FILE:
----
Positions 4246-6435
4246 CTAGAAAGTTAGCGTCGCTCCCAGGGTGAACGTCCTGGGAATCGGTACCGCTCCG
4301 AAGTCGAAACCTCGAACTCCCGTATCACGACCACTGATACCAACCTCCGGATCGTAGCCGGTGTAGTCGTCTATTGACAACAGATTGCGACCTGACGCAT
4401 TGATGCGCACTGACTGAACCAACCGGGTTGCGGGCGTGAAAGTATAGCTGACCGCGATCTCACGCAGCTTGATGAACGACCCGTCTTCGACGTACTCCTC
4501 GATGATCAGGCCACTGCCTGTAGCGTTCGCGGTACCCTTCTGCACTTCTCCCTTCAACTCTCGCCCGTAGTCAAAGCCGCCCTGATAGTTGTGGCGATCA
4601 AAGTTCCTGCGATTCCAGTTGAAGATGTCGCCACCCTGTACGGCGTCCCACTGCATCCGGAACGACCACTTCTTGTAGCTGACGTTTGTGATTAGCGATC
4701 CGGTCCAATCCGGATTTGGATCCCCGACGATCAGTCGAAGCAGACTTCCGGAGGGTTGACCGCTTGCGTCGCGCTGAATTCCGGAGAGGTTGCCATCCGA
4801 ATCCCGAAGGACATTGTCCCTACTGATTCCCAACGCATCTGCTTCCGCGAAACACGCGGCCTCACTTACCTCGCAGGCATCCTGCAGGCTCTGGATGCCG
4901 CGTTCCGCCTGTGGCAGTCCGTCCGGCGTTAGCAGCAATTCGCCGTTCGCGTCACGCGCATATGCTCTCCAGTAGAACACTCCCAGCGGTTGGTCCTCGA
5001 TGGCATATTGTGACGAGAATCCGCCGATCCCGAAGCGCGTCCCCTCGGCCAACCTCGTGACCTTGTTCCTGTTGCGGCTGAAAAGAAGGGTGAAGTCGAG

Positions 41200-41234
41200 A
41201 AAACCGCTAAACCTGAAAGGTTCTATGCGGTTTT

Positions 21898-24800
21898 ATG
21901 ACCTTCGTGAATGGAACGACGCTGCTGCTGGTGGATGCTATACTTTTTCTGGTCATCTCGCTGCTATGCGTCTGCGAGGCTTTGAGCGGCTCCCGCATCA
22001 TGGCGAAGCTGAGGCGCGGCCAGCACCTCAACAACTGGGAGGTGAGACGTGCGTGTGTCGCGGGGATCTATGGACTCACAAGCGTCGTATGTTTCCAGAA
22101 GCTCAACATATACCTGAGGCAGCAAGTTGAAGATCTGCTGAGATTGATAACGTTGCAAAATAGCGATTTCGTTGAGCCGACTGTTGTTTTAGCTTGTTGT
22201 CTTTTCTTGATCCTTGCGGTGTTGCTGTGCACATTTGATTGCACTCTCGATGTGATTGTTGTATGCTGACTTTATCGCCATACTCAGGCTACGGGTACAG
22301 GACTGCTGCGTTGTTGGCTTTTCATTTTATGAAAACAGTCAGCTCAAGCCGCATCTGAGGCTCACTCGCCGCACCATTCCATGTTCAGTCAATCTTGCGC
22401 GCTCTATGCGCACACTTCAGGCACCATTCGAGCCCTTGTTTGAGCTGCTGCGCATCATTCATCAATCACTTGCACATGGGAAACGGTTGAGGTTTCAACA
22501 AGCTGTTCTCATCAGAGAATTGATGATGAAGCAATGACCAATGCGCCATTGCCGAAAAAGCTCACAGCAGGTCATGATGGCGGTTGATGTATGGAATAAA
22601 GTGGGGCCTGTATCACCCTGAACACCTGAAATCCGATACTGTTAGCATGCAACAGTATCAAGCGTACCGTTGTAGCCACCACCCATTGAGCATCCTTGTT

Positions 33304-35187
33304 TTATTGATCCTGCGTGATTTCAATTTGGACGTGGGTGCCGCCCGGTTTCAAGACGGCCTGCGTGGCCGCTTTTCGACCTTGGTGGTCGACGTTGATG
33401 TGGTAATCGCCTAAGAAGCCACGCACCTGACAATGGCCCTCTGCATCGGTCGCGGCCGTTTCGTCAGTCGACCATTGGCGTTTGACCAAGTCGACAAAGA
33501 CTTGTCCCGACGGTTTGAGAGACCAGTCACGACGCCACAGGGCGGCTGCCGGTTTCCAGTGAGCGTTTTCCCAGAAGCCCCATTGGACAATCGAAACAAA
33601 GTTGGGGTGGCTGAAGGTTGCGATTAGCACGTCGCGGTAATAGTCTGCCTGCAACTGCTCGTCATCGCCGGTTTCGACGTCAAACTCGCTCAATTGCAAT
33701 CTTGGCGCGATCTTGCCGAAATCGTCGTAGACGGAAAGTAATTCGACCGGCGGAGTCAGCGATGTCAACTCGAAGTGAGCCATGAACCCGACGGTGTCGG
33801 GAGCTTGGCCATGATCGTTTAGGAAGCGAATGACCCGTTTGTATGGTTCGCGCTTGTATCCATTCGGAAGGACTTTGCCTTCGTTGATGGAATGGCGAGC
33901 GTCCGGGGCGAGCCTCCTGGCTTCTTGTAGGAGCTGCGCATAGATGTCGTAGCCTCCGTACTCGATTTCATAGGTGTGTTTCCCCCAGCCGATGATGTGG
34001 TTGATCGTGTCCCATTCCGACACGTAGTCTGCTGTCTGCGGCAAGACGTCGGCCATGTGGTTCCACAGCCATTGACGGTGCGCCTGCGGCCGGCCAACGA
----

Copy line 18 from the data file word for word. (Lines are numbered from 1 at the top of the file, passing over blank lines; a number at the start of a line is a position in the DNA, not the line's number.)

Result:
22101 GCTCAACATATACCTGAGGCAGCAAGTTGAAGATCTGCTGAGATTGATAACGTTGCAAAATAGCGATTTCGTTGAGCCGACTGTTGTTTTAGCTTGTTGT